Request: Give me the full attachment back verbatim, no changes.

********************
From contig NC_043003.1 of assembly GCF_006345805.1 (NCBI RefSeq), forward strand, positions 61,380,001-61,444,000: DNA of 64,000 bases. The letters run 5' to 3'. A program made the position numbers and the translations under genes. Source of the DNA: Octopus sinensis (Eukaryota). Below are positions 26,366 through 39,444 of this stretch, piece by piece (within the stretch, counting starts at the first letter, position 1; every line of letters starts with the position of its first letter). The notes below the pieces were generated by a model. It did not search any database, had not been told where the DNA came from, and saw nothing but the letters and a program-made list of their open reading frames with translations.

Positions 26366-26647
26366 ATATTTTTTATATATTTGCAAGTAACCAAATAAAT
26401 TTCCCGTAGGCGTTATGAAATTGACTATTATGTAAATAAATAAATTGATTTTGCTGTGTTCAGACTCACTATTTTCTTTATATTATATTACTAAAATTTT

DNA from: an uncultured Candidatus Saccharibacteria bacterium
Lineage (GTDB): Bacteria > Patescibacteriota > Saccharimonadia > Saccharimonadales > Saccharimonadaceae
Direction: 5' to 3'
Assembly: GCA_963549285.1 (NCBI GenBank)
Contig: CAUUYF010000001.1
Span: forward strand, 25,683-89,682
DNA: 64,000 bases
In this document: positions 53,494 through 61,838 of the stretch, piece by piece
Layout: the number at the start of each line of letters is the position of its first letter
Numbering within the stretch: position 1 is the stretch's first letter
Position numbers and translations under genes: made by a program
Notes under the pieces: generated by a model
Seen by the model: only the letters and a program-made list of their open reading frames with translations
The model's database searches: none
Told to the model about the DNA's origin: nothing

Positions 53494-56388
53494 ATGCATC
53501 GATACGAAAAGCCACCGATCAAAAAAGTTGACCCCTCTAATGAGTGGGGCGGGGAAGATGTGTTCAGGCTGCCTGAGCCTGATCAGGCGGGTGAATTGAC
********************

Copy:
From contig NC_043003.1 of assembly GCF_006345805.1 (NCBI RefSeq), forward strand, positions 61,380,001-61,444,000: DNA of 64,000 bases. The letters run 5' to 3'. A program made the position numbers and the translations under genes. Source of the DNA: Octopus sinensis (Eukaryota). Below are positions 26,366 through 39,444 of this stretch, piece by piece (within the stretch, counting starts at the first letter, position 1; every line of letters starts with the position of its first letter). The notes below the pieces were generated by a model. It did not search any database, had not been told where the DNA came from, and saw nothing but the letters and a program-made list of their open reading frames with translations.

Positions 26366-26647
26366 ATATTTTTTATATATTTGCAAGTAACCAAATAAAT
26401 TTCCCGTAGGCGTTATGAAATTGACTATTATGTAAATAAATAAATTGATTTTGCTGTGTTCAGACTCACTATTTTCTTTATATTATATTACTAAAATTTT

DNA from: an uncultured Candidatus Saccharibacteria bacterium
Lineage (GTDB): Bacteria > Patescibacteriota > Saccharimonadia > Saccharimonadales > Saccharimonadaceae
Direction: 5' to 3'
Assembly: GCA_963549285.1 (NCBI GenBank)
Contig: CAUUYF010000001.1
Span: forward strand, 25,683-89,682
DNA: 64,000 bases
In this document: positions 53,494 through 61,838 of the stretch, piece by piece
Layout: the number at the start of each line of letters is the position of its first letter
Numbering within the stretch: position 1 is the stretch's first letter
Position numbers and translations under genes: made by a program
Notes under the pieces: generated by a model
Seen by the model: only the letters and a program-made list of their open reading frames with translations
The model's database searches: none
Told to the model about the DNA's origin: nothing

Positions 53494-56388
53494 ATGCATC
53501 GATACGAAAAGCCACCGATCAAAAAAGTTGACCCCTCTAATGAGTGGGGCGGGGAAGATGTGTTCAGGCTGCCTGAGCCTGATCAGGCGGGTGAATTGAC